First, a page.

Day 1 Severe Weather Outlook

Valid 111300Z – 121200Z

…THERE IS A SLIGHT RISK OF SEVERE THUNDERSTORMS FROM PARTS OF
ARKANSAS TO PARTS OF ALABAMA…

…SUMMARY…
Severe hail, damaging thunderstorm wind and a few tornadoes are
possible today from parts of Arkansas to parts of Alabama.

…Synopsis…
In mid/upper levels, a split-flow pattern will remain prominent
across the West Coast region, related to a cut-off cyclone centered
off southern CA. Though reorientation/reorganization of the gyre’s
vorticity field will occur, the net effect should be to keep the
500-mb low offshore through the period, albeit with sharp troughing
northeastward toward the southern Sierra.

Downstream, a ridge will persist from north-central MX across parts
of the Great Basin, with its northern part flattening as a
northern-stream trough digs southeastward across parts of the
northern/central Rockies. A weak shortwave trough — evident in
moisture-channel imagery from southern WI to southern KS — will
split, with the northern part north of the OH Valley accelerating
eastward. The southern part will become dominated by convectively
induced/enhanced vorticity related to an ongoing, elevated MCS
discussed below.

At the surface, 11Z analysis showed a wavy, quasistationary front
from a weak low over southwestern WV across eastern/middle TN,
north-central MS, becoming a warm front near the LA/AR border to
another weak low near OKC. By 00Z, the synoptic front should extend
with little movement from a weak low over northern NC or southern VA
across mid TN to northern MS and east-central/southeastern AR, with
some modulation likely over the Mid-South into southern AR related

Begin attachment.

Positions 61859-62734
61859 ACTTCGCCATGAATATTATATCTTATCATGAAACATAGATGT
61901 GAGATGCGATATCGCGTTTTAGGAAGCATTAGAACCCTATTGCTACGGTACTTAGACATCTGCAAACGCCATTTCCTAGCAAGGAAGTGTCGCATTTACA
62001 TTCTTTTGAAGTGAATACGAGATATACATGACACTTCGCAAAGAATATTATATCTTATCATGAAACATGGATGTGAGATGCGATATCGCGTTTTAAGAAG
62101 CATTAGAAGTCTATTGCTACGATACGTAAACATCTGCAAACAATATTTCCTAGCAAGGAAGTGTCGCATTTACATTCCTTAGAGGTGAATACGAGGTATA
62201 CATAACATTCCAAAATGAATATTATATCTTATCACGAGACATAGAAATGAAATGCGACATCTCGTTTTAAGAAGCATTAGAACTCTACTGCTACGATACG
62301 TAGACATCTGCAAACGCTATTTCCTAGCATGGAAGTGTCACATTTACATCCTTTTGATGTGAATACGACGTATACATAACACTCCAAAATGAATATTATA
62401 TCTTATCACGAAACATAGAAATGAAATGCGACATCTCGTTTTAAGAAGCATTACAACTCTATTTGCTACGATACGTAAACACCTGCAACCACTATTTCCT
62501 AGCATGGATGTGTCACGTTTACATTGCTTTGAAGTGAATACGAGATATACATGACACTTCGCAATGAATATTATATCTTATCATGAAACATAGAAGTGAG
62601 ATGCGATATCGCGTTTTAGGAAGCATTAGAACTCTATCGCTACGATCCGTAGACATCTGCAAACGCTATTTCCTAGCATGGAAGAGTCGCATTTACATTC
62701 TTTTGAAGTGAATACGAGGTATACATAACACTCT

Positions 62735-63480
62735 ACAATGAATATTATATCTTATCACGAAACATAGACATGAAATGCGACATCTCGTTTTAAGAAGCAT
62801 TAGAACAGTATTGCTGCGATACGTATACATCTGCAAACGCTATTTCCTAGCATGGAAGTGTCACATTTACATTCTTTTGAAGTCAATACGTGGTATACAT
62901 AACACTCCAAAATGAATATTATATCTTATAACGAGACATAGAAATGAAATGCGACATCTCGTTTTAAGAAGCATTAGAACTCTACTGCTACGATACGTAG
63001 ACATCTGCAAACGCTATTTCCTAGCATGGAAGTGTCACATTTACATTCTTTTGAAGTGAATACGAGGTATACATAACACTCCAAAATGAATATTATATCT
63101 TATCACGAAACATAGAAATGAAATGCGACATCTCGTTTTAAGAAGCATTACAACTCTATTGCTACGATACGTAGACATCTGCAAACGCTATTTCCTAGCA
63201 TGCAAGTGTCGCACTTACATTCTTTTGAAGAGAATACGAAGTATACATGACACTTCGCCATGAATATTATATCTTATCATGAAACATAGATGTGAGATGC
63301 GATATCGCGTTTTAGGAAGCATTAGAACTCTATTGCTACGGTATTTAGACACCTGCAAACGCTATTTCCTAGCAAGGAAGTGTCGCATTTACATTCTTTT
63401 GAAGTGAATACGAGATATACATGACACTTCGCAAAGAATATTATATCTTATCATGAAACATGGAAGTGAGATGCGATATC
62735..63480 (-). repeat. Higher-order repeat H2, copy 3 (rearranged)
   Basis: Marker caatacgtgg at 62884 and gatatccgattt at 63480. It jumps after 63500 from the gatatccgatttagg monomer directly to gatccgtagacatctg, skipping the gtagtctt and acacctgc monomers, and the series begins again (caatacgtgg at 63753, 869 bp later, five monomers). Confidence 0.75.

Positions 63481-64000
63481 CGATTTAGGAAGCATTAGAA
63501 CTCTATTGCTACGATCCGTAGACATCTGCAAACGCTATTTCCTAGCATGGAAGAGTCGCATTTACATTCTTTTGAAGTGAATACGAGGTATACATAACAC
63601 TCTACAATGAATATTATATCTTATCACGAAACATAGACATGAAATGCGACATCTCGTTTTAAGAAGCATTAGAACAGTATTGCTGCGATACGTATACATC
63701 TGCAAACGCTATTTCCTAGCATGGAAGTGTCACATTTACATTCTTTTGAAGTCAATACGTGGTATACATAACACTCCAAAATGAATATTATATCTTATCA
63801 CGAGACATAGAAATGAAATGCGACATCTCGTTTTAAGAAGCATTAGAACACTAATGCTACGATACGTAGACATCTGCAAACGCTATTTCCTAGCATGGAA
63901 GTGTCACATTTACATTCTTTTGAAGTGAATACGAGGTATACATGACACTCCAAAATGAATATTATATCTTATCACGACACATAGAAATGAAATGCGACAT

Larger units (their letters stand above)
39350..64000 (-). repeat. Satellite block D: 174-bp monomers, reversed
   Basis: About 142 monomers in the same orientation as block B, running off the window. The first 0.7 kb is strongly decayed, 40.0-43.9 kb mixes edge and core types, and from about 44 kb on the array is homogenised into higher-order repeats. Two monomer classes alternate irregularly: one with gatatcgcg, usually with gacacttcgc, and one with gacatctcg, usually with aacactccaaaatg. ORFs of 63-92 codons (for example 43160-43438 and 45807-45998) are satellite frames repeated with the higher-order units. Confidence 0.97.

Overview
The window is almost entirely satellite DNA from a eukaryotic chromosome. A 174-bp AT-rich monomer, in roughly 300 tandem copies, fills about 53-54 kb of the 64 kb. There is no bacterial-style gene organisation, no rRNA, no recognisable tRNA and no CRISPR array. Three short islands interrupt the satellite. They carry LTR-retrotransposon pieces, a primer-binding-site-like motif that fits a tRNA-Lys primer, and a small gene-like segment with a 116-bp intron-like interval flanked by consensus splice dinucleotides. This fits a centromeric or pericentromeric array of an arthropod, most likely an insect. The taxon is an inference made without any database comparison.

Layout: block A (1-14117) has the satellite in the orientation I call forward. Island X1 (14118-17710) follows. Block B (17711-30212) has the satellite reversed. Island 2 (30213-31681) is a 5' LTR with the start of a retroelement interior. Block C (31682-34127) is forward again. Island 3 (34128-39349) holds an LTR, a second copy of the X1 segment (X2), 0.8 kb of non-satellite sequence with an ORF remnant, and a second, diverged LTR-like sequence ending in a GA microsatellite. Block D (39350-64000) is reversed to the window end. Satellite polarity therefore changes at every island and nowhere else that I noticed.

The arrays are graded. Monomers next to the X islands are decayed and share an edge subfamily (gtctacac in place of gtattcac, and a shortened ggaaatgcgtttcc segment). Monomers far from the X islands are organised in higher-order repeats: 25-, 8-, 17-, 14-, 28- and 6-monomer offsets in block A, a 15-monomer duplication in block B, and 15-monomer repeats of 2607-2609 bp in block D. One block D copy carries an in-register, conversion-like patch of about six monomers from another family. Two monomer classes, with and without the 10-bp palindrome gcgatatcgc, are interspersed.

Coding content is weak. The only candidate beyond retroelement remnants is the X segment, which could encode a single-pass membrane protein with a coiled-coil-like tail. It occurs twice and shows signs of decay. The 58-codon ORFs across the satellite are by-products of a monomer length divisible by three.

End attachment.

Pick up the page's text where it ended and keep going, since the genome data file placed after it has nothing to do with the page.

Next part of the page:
to convective outflow. The western part should return northward
across OK as a warm front, connecting by 12Z to a weak low over
southern KS.

…Ozarks, Mid-South to AL…
An ongoing small complex of thunderstorms over the Ozarks region,
along with some newer, more erratically organized convection
extending into central AR, are rooted in a layer of elevated
buoyancy with MUCAPE estimated around 1500 J/kg. That CAPE exists
atop a strongly stable layer located between 40s to 50s F surface
temperatures and an inversion top ranging from around the 935-mb
level in the 12Z LZK RAOB (east of the steepest midlevel lapse
rates, with little CAPE) to near 850 mb in the Ozarks. Steep
low/middle-level lapse rates just west/northwest of there will
spread southeastward just ahead of some of the convection, along
with lack of MUCINH above the stable layer. Expect moist advection/
transport around 850 mb and lift from the associated MCV.

These factors will continue to support an area of convection as it
moves southeastward across the outlook area. For a few more hours,
sporadic strong/isolated severe gusts and marginally severe hail
will continue to be the main threats. Uncertainty exists as to when
and to what areal extent any further upscale growth will take place;
therefore, no greater corridor of probabilities is introduced yet.
Still, the convective wind potential should increase through late
this morning into afternoon as activity gradually encounters more
near-surface buoyancy in an air mass that will be destabilizing from
two effects:
1. Theta-e advection with related moistening in the boundary layer,
and
2. Diabatic surface heating, with insolation tempered somewhat
through a plume of mid/high clouds.

Some of the convection ultimately will encounter purely surface-
based effective-inflow parcels across parts of the Mid-South into
MS. As that occurs, amidst favorable deep shear (e.g., effective-
shear vectors 40-55 kt) for supercells, the potential will exist for
either MCS-embedded mesocirculations or a dispersion of some of the
clusters into embedded to semi-discrete supercells. Forecast
soundings suggest MLCAPE 1000-2000 J/kg in the AR/northwestern MS
warm sector, along the southern rim of the complex, late this
morning into afternoon. Thereafter, the main convective area should
outrun the spatial pace of destabilization into AL, and any
remaining severe threat will become more conditional, dispersed
farther westward across southern AR, and dependent on
characteristics of the trailing outflow boundary.

..Edwards/Goss.. 03/11/2020

$$

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